What would private sector firms like to see universities doing more of, to better equip fresh grads to enter the labor force? Last month, we looked into the skills that companies from a range of sectors look for in fresh graduates and how well they think local universities prepare them for the labor force. Today, we look at what these companies want to see higher education institutions doing to make their graduates more prepared for the modern labor force and better equipped to address labor needs.
Their answers fell under three broad categories: Work that can be done within the university itself — including reorienting curricula towards real-work skills acquisition — making work experience at companies outside the university a mandatory part of degree programs, and amending some aspects of Egypt’s higher education framework, sector representatives from law firms, startups, and companies in a range of industries told us.
For starters, university curricula should focus more on real-world skills application, says PepsiCo HR Senior Director Naniece Fahmy. This could include understanding how emerging industries or departments can be used to improve customer experience. When it comes to entering progressive industries or looking at modern ways of doing business, students need to understand how ideas translate into practical application, she notes. “When we talk about e-commerce, artificial intelligence, robotic process automation, or consumer centricity, what does it mean?” At the moment, these things aren’t generally covered in textbooks or in the classroom, she adds.
This real-world application includes a better understanding of the business environment to put their knowledge to practical use: Rather than memorizing laws and applying them in a rigid way, irrespective of circumstance, law students need to be taught that their job as lawyers is to facilitate their clients’ businesses transactions, says Firas El Samad, managing partner at Zulficar and Partners. “Law is not about knowledge alone, but about applying the rules in a fair and just way to best serve the interest of your clients and protect them.”
It could mean setting projects for engineering students that tackle real-world problems: Engineering student projects and theses should be tailored towards existing gaps and needs in different companies and markets, says Yousef ElSammaa, chief strategy officer at Mother Being. This would offer students real exposure and enable them to test the viability of their projects at an early stage — and it would be more motivating than the projects they’re usually assigned, which tend not to have an immediate practical application, he adds.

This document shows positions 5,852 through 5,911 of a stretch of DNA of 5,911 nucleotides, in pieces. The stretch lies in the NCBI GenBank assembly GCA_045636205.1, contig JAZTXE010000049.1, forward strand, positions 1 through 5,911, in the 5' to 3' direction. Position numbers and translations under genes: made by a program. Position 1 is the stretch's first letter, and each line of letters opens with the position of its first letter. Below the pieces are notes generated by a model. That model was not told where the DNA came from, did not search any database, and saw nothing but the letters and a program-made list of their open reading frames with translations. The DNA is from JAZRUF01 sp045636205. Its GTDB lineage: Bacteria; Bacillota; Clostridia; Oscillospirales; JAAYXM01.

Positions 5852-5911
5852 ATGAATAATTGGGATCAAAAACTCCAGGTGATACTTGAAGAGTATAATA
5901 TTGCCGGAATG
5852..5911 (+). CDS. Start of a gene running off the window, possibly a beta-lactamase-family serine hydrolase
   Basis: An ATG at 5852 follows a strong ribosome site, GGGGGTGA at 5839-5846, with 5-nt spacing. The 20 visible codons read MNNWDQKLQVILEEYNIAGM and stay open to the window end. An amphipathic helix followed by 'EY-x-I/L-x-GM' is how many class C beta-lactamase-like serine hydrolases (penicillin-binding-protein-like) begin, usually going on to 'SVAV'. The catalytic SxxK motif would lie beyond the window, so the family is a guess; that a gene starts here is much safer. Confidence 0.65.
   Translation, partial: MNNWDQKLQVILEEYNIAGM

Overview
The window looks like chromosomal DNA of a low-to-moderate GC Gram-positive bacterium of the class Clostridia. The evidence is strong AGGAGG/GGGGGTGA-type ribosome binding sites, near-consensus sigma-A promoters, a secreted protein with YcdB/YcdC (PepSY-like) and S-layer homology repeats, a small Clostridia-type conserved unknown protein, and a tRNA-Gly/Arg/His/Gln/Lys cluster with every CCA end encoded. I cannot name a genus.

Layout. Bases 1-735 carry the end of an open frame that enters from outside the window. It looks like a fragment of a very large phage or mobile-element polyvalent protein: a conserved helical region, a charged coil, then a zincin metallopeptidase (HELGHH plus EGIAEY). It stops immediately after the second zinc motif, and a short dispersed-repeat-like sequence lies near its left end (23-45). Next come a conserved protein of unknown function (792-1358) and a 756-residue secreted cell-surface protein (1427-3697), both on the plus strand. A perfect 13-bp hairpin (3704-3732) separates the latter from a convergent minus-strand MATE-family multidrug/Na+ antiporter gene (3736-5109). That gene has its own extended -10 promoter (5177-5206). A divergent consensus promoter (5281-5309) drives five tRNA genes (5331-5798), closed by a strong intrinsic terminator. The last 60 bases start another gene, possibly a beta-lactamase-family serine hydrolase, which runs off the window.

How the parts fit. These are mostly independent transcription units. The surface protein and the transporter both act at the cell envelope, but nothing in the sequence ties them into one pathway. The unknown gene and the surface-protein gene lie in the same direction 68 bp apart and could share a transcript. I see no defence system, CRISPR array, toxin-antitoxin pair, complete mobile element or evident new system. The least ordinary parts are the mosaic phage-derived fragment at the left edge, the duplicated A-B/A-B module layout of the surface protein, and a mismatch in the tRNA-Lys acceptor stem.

Or pushing students to work on extracurricular activities that help them develop skills like financial literacy: University clubs and activities can help students develop skills including problem solving, planning, structuring, analysis, and budgeting, says Kamal El Soueni, co-founder and CEO of Rabbit Mobility. Fresh grads with this kind of experience are streaks ahead of their peers when it comes to understanding things like the financial aspects of business, he adds.
Overall, there needs to be more emphasis on cultivating soft skills, such as leadership and presentation skills, and help their students think about how organizations work, says Fahmy. Also critical is encouraging students to think ahead and use critical thinking to anticipate developments and how to prepare for them, says HSBC Egypt’s Head of HR Moustafa Raouf. “It’s a big shift away from just studying what you’re told to study. Preparation involves asking yourself, ‘how can I think differently?’, ‘what will happen if I do this?’, or ‘what am I expected to do in this situation?’,” Raouf adds.